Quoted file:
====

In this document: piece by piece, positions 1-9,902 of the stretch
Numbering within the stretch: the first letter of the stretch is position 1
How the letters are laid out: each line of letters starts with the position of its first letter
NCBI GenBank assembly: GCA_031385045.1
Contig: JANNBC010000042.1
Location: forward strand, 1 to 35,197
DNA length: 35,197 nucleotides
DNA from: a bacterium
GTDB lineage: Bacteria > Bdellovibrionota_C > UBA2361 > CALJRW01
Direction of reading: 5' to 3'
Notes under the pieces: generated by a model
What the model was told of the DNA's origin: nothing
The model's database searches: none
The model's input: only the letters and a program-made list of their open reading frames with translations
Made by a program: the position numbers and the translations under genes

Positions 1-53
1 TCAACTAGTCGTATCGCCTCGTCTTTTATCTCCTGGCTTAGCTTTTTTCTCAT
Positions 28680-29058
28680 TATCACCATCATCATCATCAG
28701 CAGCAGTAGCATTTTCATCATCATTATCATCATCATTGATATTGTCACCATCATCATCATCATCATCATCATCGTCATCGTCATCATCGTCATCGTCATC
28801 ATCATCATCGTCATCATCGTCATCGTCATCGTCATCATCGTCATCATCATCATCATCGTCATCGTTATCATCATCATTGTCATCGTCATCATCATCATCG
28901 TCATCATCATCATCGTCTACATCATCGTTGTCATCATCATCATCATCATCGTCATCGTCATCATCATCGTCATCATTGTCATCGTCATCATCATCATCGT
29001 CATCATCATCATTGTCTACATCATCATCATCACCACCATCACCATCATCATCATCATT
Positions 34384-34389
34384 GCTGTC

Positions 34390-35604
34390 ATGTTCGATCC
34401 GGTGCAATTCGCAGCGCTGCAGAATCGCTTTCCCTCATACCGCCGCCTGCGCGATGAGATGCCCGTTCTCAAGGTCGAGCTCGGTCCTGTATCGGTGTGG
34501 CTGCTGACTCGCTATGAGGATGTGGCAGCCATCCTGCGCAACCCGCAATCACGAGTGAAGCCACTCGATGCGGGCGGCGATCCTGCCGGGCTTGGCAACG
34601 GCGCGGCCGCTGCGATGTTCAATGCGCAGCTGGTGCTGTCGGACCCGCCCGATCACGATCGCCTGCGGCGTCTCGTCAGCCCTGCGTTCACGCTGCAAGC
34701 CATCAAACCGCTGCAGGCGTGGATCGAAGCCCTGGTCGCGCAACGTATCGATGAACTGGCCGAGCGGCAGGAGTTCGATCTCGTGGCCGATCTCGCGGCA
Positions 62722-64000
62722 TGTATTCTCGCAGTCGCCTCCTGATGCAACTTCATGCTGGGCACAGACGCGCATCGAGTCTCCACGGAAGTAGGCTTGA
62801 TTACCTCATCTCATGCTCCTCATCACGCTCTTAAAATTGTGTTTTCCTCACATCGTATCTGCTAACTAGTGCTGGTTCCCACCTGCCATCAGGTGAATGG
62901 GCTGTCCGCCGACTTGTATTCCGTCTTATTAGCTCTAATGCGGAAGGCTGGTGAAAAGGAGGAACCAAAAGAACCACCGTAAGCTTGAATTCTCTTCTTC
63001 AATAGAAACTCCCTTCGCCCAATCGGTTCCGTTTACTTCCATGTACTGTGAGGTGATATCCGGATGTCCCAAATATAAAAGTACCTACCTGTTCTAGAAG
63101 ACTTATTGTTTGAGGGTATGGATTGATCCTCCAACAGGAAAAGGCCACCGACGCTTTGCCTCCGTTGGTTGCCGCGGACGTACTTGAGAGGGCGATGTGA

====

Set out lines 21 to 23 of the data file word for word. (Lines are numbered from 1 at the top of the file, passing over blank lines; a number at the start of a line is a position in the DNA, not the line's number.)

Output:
28801 ATCATCATCGTCATCATCGTCATCGTCATCGTCATCATCGTCATCATCATCATCATCGTCATCGTTATCATCATCATTGTCATCGTCATCATCATCATCG
28901 TCATCATCATCATCGTCTACATCATCGTTGTCATCATCATCATCATCATCGTCATCGTCATCATCATCGTCATCATTGTCATCGTCATCATCATCATCGT
29001 CATCATCATCATTGTCTACATCATCATCATCACCACCATCACCATCATCATCATCATT